Florence has some of the most celebrated museums in the world. From the Uffizi Gallery, with its rich collection of Renaissance paintings, and the Accademia that hosts the iconic David. But being the cradle of the Renaissance, Florence has a lot more for art lovers to enjoy too. So to help you make the best of your time, here are a few insider tips on seeing the best museums in Florence.
Best museums in Florence – the Uffizi Gallery
We start with the Uffizi; an extraordinary gallery that began as a private art collection of the Medici family and today is one of the world’s greatest museums. With 45 rooms and 2 million visitors per year, the building itself is a masterpiece, with the elegant loggia designed by Vasari and views over Piazza Signoria. To truly appreciate the museum, you’ll need the better part of a day.
Highlights of the Uffizi include work by Botticelli, Michelangelo, Leonardo da Vinci, Paolo Uccello, Raffaello, Tiziano – all the great names of the Renaissance. There’s work by Caravaggio, Gothic paintings, and some international artists such as Van Dyck and Dürer. The Uffizi is a beautiful universe of its own, a treat for all art lovers. It’s best to visit early or late in the day, advance booking is strongly advised. And remember there will be queues in high season, it’s one of Florence’s top attraction!
Discover the top Renaissance masterpieces to be found in Florence. And the meaning behind the celebrated Botticelli painting “Birth of Venus”.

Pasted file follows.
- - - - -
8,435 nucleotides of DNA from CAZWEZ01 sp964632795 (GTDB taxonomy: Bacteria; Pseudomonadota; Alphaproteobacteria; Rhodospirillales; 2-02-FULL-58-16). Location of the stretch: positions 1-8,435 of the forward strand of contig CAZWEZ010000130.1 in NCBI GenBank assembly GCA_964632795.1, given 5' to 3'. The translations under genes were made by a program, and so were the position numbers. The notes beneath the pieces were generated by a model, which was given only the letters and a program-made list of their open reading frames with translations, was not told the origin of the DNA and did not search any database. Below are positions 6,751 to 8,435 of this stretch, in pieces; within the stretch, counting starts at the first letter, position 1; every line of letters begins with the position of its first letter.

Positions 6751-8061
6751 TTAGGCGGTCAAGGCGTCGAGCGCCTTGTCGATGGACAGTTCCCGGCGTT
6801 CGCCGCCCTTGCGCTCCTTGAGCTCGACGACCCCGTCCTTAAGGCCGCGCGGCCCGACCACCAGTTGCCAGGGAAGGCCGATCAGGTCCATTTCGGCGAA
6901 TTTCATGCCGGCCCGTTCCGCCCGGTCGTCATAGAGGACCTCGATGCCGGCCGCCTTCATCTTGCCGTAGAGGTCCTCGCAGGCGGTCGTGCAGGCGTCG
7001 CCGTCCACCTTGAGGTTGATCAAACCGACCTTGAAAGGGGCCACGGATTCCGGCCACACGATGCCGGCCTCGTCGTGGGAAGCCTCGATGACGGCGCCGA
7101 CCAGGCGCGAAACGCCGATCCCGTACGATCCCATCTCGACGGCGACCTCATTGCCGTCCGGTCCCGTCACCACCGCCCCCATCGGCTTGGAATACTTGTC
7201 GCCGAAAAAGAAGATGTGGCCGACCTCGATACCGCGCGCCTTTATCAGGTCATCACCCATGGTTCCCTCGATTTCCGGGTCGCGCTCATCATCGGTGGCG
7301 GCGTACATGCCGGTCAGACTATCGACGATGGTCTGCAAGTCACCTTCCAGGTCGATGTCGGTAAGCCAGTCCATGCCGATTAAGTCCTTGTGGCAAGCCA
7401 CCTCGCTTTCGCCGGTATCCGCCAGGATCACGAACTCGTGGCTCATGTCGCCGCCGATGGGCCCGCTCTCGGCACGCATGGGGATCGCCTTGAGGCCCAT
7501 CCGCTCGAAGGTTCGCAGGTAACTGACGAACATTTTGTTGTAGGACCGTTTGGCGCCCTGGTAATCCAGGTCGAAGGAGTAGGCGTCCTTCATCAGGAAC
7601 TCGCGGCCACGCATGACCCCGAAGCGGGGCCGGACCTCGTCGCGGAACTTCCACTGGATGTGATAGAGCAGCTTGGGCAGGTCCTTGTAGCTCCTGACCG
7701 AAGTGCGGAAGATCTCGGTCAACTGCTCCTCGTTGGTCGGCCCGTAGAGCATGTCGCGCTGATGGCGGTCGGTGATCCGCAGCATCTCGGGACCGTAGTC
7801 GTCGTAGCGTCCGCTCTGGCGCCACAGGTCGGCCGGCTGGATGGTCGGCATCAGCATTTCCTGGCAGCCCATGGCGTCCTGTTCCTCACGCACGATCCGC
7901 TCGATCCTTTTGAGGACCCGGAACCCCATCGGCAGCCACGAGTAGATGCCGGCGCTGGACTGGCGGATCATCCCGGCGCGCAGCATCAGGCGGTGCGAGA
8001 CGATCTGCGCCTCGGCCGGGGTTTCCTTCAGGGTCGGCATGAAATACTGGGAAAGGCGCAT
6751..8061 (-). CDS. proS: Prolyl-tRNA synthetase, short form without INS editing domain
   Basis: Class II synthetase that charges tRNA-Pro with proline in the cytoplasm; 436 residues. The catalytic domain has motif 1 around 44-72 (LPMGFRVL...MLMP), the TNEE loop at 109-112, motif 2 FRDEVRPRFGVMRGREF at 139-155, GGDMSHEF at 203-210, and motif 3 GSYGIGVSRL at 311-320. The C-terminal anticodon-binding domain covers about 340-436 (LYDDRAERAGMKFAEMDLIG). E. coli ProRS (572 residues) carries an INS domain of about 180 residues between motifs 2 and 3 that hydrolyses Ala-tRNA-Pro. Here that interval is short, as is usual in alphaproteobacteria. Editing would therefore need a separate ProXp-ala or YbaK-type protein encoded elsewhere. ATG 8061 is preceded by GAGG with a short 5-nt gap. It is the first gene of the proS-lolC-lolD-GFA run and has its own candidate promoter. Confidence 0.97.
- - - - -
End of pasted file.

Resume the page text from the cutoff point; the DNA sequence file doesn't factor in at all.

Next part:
Accademia Gallery – Meet the David
When the Statue of the David was moved to the Accademia Gallery in 1882 this museum became a beacon amongst Florentine museums. People from all over the world fly here to admire the gigantic nude figure of David by Michelangelo. It’s sheer size and the lifelike details are magnificent, as is the expression of the young man caught in the act of preparing to attack his enemy. This is one statue whose legendary reputation is richly deserved.
Other important works by Michelangelo Buonarroti can be seen at the Accademia: the Prisoners are extraordinary examples of ‘unfinished’ statues, typical of his style. The artist used to say he was revealing what was hidden and alive inside the stone, and here it really does seem as if these powerful male bodies are struggling into life.
Bargello Museum – A world of sculpture
Often overlooked by tourists, this fascinating museum in Florence hosts an impressive collection of sculptures, including Michelangelo’s early work, the “Drunken Bacchus”, the tender marble relief of the Madonna and Child (“Tondo Pitti”) and a powerful bust of Brutus. Here you can find Giambologna‘s famous “Mercury” that seems to be about to take flight, and Cellini‘s bust of Cosimo I and Ganimede.
On the first floor, in the vast and beautiful Sala Donatello, you find masterpieces such as the famous David by Donatello, his St. George, and the tiles created for the baptistry door competition. The setting itself is quite remarkable; the Bargello was the first town hall of Florence so it’s Medieval through and through, and has a beautiful courtyard. As far as we are concerned this is certainly one of the best museums in Florence.